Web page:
Even with the harsh realities of the pandemic, which he addresses in his speech, he believed it was important to “launch graduates into the world on a note that is upbeat and aspirational. Now we need that more than ever.”

CUNY Chancellor Felix V. Matos Rodríguez recorded remarks that will go out to various schools celebrating commencement.

Courtesy Felix V. Matos

Along with optimism, resilience is another main theme of his remarks.

“One key to success is being able to adapt, and these students have had the most dramatic taste of that,” he said. “They have resilience and adaptability in their toolbox. I think that it is indispensable to navigate all that life brings and will contribute to bring.”

On Long Island, Stony Brook University is streaming its virtual graduation ceremony Friday at 11 a.m. The school’s president, Michael Bernstein, says crafting the address was a delicate balance. “I didn’t want to tiptoe around the elephant in the room — COVID-19,” he says. “That’s on everyone’s mind.” 

For his taped speech, which he delivers in a fire engine-red robe from a university theater, he emphasizes that unforeseen events can rock your world. 

“People make their own history, but they never do so just as they please,” he notes in the speech. “They do not make it under circumstances chosen by themselves, but rather in unanticipated situations. You are confronting challenges today that are neither easy nor fair. … Accept adversity — acknowledge that problems are a misfortune only if you think of them that way.” 

In a May 15 toast to the Class of 2020 at Wagner College on Staten Island, Jeffrey Kraus, provost and vice president for academic affairs, applauded students for their “persistence, resilience and determination.” In a nod to school spirit, he said, “You exemplify what we mean by ‘Wagner Strong.’”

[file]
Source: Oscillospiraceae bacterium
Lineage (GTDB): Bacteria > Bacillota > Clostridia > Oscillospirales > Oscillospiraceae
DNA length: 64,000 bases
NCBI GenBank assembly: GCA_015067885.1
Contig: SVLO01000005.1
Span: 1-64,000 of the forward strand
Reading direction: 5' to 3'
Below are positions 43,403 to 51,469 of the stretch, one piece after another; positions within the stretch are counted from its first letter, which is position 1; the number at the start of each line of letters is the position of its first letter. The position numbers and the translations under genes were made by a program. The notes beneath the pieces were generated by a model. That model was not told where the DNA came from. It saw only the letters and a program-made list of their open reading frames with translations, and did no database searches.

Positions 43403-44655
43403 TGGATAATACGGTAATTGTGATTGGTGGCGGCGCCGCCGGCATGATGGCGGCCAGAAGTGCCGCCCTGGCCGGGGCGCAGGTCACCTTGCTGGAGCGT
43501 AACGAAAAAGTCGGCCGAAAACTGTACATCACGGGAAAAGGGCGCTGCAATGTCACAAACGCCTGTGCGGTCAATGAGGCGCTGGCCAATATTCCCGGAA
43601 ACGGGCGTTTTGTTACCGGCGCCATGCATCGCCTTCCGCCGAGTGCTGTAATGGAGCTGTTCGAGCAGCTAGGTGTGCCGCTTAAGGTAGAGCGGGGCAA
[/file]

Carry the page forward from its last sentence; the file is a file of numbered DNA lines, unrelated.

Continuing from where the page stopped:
Also read: Class of 2020 was to enter the strongest job market in 50 years — and now graduates’ earnings will lag peers’ for a decade

At St. John’s University, President Conrado “Bobby” Gempesaw’s speech streams on May 31. His address, said a school spokesman, will echo remarks he made to graduates in his end-of-the-semester email. 

“More so than any recent graduating class, you have been uniquely challenged,” Gempesaw noted in that email. “You have seen up close the uncertainty of what can happen in life, and most importantly, you have adapted and thrived. You are entering a world sorely in need of new, thoughtful, and bold ideas.”

While New York University’s traditional commencement gathering held at Yankee Stadium has been postponed until further notice, the school toasted its graduates in a streaming celebration on May 20.

“Well, class of 2020, this is not how it was supposed to be,” said NYU President Andrew Hamilton. “The end of a semester that should have been filled with joyous communal celebration instead was marked by disruption, separation and uncertainty…. As one commentator said, history doesn’t get bigger than this.”

For Hayley Gruenspan, 21, who earned a dramatic writing degree at NYU, marking the end of college virtually “was a bit of a letdown. You can’t replace the experience of an in-person graduation,” she told MarketWatch. 

Still, she wore a black mortarboard as she viewed the streaming event on Wednesday with her parents on the Upper West Side in Manhattan. She appreciated the fact that close friends in New Jersey were watching along with them. 

Related: Colleges balance student safety with falling revenues during coronavirus — here’s how universities will be transformed in the fall

In an inspired note, Hamilton expressed that though COVID-19 is the big, game-changing story of 2020, it’s not the only story. 

“While this crisis bonds you, it doesn’t define you,” he said. “Just as these last few months do not define your entire NYU experience…. No virus can take that away.”